As described above, the wavelength division multiplexing optical apparatus of the present embodiment detects the difference between the wavelength of the semiconductor laser and the wavelength minimizing the loss in the optical wavelength demultiplexer and when the wavelength difference has exceeded the allowable value, raises the alarm, thereby preventing the receiver sensitivity from deteriorating due to the wavelength fluctuation.

FIG. 2 shows the receiver section R in a wavelength division multiplexing optical transmission apparatus according to a second embodiment of the present invention. In this embodiment, each of receivers 221, 222, . . . , 22N which receive the optical signals from the optical wavelength demultiplexer 21 comprises a photoelectric converter 22a, a data regenerator 22b and a received signal level detector 22c, these two connected to the output terminals of the converter 22a. A wavelength detector 23 is made up of a switch circuit 23a connected to the output terminal of the respective received signal level detector 22c in each of the receivers 221, 222, . . . , 22N, a comparator 23b which is selectively connected to the receivers via the switch circuit 23a and compares the received signal level with a reference voltage ref, and a controller 23c connected to the output terminal of the comparator 23b.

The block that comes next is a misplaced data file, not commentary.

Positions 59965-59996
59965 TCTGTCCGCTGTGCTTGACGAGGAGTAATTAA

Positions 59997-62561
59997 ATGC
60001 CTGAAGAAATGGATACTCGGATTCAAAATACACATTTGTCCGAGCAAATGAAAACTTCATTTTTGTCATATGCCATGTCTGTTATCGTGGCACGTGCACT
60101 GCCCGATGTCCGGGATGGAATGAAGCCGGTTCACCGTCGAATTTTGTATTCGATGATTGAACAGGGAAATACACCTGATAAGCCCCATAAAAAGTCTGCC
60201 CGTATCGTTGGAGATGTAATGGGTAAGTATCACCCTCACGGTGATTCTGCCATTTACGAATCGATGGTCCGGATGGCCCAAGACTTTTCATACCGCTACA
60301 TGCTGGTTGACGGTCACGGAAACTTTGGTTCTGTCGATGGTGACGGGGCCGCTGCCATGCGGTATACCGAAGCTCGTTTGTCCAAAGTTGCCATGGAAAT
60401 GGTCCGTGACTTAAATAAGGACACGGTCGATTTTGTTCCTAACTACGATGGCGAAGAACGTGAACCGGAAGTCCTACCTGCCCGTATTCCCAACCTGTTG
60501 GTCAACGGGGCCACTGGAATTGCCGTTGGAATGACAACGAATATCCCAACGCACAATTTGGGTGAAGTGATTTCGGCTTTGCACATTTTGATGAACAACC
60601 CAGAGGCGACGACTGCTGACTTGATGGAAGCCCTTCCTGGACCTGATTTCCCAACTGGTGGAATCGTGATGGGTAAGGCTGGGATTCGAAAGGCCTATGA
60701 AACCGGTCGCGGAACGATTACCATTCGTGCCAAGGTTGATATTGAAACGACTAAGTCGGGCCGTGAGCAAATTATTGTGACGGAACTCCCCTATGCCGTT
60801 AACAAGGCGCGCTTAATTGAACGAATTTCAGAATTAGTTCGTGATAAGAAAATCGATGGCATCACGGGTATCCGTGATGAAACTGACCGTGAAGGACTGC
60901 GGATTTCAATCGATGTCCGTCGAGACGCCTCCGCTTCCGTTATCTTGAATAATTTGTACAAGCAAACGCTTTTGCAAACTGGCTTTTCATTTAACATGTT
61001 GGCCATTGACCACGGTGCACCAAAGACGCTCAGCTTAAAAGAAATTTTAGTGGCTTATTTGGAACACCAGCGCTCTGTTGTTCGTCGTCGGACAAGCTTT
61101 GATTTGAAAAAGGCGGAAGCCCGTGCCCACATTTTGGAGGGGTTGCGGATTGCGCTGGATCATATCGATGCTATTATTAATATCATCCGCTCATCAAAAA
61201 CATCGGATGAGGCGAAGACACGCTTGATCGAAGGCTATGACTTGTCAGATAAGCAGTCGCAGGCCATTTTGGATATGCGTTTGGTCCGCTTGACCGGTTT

With the receiver section R thus constructed, the optical signal sent from the transmitter section T via the optical fiber OF is demultiplexed for each wavelength at an optical wavelength demultiplexer 21, which inputs the demultiplexed optical signals to the respective receivers 221, 222, . . . , 22N. In each receiver, a photoelectric converter 22a converts the demultiplexed optical signal into an electric signal. The output of the photoelectric converter is branched into two signals; one is inputted to the data regenerator 22b, which regenerates the data signal and the other is inputted to the received signal level detector 22c. The received signal level detector 22c detects the received power of the demultiplexed optical signal on the basis of the received signal and outputs a voltage proportional to the received power of the demultiplexed optical signal.